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43 African Presidents have flown to Russia to attend the first Russia-Africa Summit as Kremlin tries to forge new and rekindle old Soviet Union ties, rolls red carpet

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  • At 0800 GMT, Mr. Putin alongside Egyptian President Abdel Fattah al-Sisi, the current head of the African Union and guest of honour at the event opened the summit.
  • Putin has scheduled 13 bilateral meetings with African leaders in a bid to further extend the Kremlin’s influence.
  • Despite Moscow being a crucial player on the continent in the Soviet era, its ties with Africa declined with the collapse of the Soviet Union in 1991 and in recent years China has emerged as a top foreign power on the continent.

On Wednesday, Russian President Vladimir Putin hosted dozens of African leaders for the first Russia-Africa Summit.

The two-day event held at the Black Sea resort of Sochi is expected to be graced by more than 3,000 delegates who will sign deals and discuss topics from nuclear technology to mineral extraction.

All 54 African states would be sending a representative, according to Kremlin advisor Yuri Ushakov, of those, 43 will be heads of state or government.

At 0800 GMT, Mr. Putin alongside Egyptian President Abdel Fattah al-Sisi, the current head of the African Union and guest of honour at the event opened the summit.

Why now

After five years of Western sanctions coupled with a stagnating economy, Moscow is looking both for allies and an opportunity to boost growth.

To reach its end, Russia has borrowed a leaf from China’s book and does not mind dining and mingling with ‘unpopular’ African head of states with controversial rights records in exchange for access to the continent’s riches.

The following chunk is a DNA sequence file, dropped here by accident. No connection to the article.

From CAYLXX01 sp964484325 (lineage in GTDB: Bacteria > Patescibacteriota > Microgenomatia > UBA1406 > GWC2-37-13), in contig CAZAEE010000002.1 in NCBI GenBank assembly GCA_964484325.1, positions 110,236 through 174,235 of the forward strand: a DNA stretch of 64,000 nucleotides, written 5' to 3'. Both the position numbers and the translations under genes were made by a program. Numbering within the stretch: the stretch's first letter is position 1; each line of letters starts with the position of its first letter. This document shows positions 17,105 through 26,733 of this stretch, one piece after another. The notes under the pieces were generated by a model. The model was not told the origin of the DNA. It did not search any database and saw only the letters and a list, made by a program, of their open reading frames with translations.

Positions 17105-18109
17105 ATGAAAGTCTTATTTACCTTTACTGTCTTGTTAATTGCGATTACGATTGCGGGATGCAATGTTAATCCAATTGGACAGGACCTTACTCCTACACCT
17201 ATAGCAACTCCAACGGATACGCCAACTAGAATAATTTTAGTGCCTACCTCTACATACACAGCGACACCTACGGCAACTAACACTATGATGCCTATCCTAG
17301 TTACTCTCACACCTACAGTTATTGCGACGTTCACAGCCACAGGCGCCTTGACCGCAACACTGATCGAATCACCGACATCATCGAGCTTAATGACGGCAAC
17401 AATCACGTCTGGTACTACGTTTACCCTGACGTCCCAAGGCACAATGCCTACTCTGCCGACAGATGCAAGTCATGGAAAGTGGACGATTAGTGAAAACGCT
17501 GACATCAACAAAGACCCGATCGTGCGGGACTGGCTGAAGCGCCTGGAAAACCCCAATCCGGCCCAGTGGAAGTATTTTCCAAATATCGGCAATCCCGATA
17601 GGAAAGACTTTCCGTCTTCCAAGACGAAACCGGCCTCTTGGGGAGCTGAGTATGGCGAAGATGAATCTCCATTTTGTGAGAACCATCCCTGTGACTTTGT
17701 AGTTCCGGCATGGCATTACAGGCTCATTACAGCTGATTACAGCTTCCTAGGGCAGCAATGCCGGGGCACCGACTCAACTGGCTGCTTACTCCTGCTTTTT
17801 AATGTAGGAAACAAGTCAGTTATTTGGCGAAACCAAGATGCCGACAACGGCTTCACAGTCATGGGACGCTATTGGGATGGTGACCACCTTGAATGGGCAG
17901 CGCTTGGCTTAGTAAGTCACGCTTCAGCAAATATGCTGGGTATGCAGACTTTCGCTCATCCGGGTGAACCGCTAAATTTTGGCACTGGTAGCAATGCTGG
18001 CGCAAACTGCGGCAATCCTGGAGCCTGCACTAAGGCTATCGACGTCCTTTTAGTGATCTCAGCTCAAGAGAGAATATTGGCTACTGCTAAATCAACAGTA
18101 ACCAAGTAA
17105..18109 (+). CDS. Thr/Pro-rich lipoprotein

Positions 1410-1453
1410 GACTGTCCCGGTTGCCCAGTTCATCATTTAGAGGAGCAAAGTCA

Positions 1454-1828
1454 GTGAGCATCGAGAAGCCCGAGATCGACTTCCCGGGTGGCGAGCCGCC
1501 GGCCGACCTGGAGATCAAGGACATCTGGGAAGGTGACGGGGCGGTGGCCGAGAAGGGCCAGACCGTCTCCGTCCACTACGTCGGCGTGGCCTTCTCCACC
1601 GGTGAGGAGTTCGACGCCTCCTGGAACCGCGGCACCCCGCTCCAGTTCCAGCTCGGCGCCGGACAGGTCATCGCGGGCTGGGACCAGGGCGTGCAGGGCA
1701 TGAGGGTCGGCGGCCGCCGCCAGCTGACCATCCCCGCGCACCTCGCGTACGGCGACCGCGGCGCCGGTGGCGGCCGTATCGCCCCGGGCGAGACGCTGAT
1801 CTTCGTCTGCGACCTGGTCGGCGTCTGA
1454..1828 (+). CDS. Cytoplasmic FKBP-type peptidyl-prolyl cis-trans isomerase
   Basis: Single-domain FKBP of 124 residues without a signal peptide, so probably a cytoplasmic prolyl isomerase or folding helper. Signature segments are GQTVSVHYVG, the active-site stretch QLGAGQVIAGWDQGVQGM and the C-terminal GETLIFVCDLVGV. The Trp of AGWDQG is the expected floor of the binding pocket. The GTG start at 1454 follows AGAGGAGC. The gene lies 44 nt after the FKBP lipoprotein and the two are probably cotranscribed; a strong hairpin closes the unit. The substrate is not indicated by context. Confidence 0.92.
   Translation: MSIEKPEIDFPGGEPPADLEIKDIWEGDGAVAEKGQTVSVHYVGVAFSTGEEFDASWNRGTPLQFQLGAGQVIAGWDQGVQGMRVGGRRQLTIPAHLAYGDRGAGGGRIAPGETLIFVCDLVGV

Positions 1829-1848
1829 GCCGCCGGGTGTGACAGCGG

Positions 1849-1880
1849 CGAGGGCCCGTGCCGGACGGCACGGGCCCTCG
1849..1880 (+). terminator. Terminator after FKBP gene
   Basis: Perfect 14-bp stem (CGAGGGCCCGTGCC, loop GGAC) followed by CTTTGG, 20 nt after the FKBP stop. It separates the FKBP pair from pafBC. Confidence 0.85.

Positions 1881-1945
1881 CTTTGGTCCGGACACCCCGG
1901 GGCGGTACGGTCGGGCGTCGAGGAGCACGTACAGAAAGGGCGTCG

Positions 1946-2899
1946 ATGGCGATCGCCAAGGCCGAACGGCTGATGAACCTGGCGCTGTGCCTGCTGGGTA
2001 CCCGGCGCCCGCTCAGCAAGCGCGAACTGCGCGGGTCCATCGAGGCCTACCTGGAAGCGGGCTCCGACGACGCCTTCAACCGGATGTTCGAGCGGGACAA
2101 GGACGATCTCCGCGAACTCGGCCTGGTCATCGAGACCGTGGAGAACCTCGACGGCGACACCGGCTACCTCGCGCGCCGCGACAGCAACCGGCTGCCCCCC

Despite Moscow being a crucial player on the continent in the Soviet era, backing independence movements and training a generation of African leaders, its ties with Africa declined with the collapse of the Soviet Union in 1991 and in recent years China has emerged as a top foreign power on the continent.

In 2018, trade between Russia and Africa amounted to a paltry $20 billion — less than half that of France with the continent, and ten times less than that of China.

More so, Putin — who has been in power for the past 20 years — has only ever visited South Africa in Sub-Saharan Africa, preferring to host leaders from the continent in Russia something which continues to erode Russia’s influence in Africa. 

Putin is, however, now keen to reverse this and hopes to use the summit to warm his way into Mama Africa heart and rekindle old Soviet Union contacts which has since grown cold.

Putin has scheduled 13 bilateral meetings with African leaders in a bid to further extend the Kremlin’s influence.

“We are preparing and carrying out investment projects with Russian participation that are worth billions of dollars,” he said in an interview released Monday by the official TASS news agency.